At school Jack meets a tough shy girl called Ava who is described as “an animal peering out through human eyes”. She has a black tattoo of a heart on her wrist and keeps to herself. Jack helps her out at school and a bond begins between them that blossoms as the book progresses. Ava’s father was strongly implicated in the money laundering robbery and he wants the missing suitcase of money.

As carnage breaks out around them Jack and Matty link up with Ava without knowing that her father is chasing the money and will do anything to get it and does so. Jack suffers horribly and Ava for the first time in her life starts caring about someone.

The action is thrilling, compulsive and fast moving. The chapters are short and very readible hence the word tight in the opening paragraph. Each chapter has an introduction by the narrator who is mostly Ava looking back at what has happened. There is the occasional poem and a lot of talk about the human condition. The ending is gory and earth shattering but you can find that out for yourself.

The profile of the killer Bardem whose catch phrase is “whatever you put in that circle is yours to take’ is astonishing. Don’t miss this novel.

A superb novel. Take your time over it and relish every word. One of the best of the year.

Displaced by Cristina Sanders. Pub. Walker Books, 2021

May 14, 2021 Comments off

I really enjoyed this historical novel of New Zealand in the 1870’s when settlers were being encouraged to come to New Zealand and establish farms. The Land Wars with the Maori were essentially over in terms of an armed struggle and new Zealand was open to settlers from all over the World.

This novel concentrates on an English gentry family named Sansonnet headed by Robert and his family whose farm in England is sold from underneath them by Robert’s brother who encourages them to join him on a farm in New Zealand. Well all is not as it seems.

Robert and Penelope and their three sons and two daughters book passage to Napier in New Zealand and set sail but all does not go well. Robert is a bully of a father and it is way or the highway for his family. This cause some conflict. On the journey all three sons come to grief in different ways and only one makes to Napier.

On arrival there is no brother waiting, no farm and a very rough and ready colonial settlement. Robert takes off to Thames to meet his brother and the family are left to make it on their own headed by 18 year old Eloise who is a superb character, her 16 year old sister Martha and mother Penelope who has lost it after the fate that befell her sons.

With the help of a preachers daughter the family settle in, but Eloise has fallen for a Norwegian woodcutter named Lars and Martha has taken with Hemi, a half cast Maori boy. To find out any more you are going to have to read it yourself and believe me it is worth it.

The clash of values of Victorian manners of the Sansonnets and those of the settler communities is stunning. The women cope very well but the men are left flabbergasted and found to be hypocritical.

Well written, the descriptions of early New Zealand are superb and there is a nice bit of scandal at the end. One of the best novels about early New Zealand that I have read. Could be read by Intermediate school readers and above but aimed at senior audiences.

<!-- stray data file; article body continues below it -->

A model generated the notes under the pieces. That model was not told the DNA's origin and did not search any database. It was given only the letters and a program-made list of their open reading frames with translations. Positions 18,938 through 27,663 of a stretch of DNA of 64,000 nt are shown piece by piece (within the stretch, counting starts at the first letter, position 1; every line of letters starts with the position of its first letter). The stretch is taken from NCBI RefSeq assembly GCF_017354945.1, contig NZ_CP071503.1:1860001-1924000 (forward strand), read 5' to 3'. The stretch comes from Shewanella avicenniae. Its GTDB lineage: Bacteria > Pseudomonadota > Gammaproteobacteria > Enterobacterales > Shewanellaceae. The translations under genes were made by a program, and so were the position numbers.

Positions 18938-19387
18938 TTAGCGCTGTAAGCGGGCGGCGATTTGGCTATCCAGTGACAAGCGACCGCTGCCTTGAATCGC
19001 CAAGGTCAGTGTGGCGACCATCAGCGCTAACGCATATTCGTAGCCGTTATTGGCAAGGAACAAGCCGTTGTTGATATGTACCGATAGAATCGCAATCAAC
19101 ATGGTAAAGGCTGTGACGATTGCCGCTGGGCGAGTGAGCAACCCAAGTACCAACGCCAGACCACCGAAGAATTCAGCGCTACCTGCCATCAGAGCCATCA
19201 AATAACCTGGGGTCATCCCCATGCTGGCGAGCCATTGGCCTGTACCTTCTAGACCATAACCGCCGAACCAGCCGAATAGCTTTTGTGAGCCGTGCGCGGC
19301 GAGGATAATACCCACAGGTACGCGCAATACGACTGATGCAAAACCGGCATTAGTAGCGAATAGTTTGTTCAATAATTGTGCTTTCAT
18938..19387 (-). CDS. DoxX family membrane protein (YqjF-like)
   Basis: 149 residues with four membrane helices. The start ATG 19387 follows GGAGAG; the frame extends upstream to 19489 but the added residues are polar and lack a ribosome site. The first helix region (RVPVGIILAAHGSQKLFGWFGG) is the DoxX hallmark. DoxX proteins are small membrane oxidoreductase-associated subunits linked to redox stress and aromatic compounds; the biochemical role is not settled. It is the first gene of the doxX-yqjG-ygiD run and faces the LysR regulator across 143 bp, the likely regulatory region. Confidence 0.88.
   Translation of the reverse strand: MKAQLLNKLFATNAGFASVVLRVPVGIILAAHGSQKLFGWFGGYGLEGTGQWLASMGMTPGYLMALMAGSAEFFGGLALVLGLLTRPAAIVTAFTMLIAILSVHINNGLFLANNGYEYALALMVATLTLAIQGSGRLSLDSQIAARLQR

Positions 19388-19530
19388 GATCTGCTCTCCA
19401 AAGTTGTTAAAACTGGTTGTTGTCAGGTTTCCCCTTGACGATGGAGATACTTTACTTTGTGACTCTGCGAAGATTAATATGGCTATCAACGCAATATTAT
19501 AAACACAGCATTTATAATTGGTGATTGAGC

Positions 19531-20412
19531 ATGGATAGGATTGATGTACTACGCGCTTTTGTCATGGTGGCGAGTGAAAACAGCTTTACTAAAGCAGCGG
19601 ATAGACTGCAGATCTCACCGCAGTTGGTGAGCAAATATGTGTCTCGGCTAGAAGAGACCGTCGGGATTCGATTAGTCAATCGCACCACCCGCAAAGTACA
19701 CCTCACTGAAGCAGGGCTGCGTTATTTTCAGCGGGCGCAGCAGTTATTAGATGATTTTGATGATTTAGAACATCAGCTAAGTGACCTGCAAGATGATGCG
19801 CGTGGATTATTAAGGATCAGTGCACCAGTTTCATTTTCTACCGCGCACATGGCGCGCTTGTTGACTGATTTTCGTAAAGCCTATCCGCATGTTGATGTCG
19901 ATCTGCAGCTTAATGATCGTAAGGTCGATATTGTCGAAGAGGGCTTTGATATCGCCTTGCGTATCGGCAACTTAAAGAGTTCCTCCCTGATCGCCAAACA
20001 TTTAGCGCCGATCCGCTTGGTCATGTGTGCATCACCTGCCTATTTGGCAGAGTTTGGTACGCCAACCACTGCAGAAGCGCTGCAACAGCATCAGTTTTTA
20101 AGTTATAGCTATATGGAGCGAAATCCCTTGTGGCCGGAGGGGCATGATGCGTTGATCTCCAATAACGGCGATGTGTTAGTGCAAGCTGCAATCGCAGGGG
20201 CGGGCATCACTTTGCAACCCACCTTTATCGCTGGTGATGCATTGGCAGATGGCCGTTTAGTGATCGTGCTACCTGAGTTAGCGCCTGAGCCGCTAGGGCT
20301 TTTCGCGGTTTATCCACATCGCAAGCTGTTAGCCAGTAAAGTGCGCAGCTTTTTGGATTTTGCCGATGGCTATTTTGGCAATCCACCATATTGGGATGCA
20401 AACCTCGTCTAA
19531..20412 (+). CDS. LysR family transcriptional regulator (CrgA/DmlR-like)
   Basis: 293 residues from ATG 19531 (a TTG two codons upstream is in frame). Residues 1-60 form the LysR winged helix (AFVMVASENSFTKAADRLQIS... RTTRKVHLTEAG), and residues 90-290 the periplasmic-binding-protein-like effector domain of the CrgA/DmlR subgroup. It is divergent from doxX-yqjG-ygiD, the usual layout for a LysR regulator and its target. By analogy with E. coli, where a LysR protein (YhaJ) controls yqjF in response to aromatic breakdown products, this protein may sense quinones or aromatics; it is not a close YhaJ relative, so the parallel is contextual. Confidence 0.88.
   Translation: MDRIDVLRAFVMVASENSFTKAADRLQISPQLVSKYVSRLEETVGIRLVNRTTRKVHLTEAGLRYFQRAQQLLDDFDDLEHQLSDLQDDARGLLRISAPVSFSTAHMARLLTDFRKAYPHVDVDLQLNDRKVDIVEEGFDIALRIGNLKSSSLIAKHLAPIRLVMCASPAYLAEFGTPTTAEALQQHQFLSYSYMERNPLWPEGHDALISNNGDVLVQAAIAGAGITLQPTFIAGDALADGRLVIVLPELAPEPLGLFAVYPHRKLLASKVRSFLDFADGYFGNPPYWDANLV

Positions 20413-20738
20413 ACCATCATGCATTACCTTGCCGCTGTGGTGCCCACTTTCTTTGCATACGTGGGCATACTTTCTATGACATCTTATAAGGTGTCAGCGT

Winner of The Storylines Tessa Duder Award for 2021.

Becoming by Michelle Obama. Adapted for young Readers. Pub. Penguin Random House, 2021.

April 3, 2021 Comments off

The most fascinating and readable autobiography I have read for some time. The cover says it has been adapted for young readers but I couldn’t see what Michelle had left out. The woman with the dazzling smile, with the too lovely daughters who stood beside Obama when president of USA, sweeps you off your feet in this extraordinary book.

The book is in four parts the first is Becoming Me and tells of her schooling and College until she met Barack Obama. Born Michelle Robinson in South Chicago in an area that experienced whit flight as the Black population slowly moved in. It was a rough area and Michelle and her brother Craig with their parents lived in an upstairs apartment above a stern woman who taught piano. Michelle learnt piano and went to schools that were mainly coloured students.

She learnt how connections and privilege gave some people an advantage over others which she accepted. She spoke very correct English and was taunted by her fellow students ” how come you speak like a white girl”? She was seen as uppity and betraying her black Culture.

She followed her basketball scholarship brother Craig to Princeton in the 1980’s a place she saw as “extremely white and very Male”. She stuck to what she knew and had few white friends. When she left with her degree she studied law and got a position in a Chicago law firm and met Barack when she was assigned the job of mentoring him.

Part 2 is titled becoming Us in which she gets to know Barack, forms a relationship with him, marriage two daughters Malia and Sacha as well as developing a career involving social and political work plus motherhood. She saw that Barack was a deep thinker, heavy reader and had a version of hope that extended beyond hers. He wouldn’t settle for the World as it was, he wanted it as it should be.

Politically the path of the future was laid with the election of bill Clinton as President when she was involved in encouraging the black voters to vote which ensured Clinton’s win. The road was set for Obama’s run for president.